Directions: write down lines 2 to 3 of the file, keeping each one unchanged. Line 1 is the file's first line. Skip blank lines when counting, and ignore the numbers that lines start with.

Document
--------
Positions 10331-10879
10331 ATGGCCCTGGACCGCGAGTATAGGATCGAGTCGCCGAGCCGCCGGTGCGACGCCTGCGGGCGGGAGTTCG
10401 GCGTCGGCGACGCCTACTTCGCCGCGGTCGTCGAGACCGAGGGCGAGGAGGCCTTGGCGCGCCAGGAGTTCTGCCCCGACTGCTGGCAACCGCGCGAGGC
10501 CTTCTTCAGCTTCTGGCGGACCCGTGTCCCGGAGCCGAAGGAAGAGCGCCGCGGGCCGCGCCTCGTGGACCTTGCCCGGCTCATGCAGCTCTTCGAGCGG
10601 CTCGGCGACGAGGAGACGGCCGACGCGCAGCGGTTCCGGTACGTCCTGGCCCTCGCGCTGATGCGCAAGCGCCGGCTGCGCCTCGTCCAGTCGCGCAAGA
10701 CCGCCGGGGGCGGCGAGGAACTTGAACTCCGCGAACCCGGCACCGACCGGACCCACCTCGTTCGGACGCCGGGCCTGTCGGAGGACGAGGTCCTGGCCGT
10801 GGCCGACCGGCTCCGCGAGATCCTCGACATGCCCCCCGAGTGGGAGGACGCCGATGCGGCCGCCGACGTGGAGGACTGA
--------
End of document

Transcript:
10331 ATGGCCCTGGACCGCGAGTATAGGATCGAGTCGCCGAGCCGCCGGTGCGACGCCTGCGGGCGGGAGTTCG
10401 GCGTCGGCGACGCCTACTTCGCCGCGGTCGTCGAGACCGAGGGCGAGGAGGCCTTGGCGCGCCAGGAGTTCTGCCCCGACTGCTGGCAACCGCGCGAGGC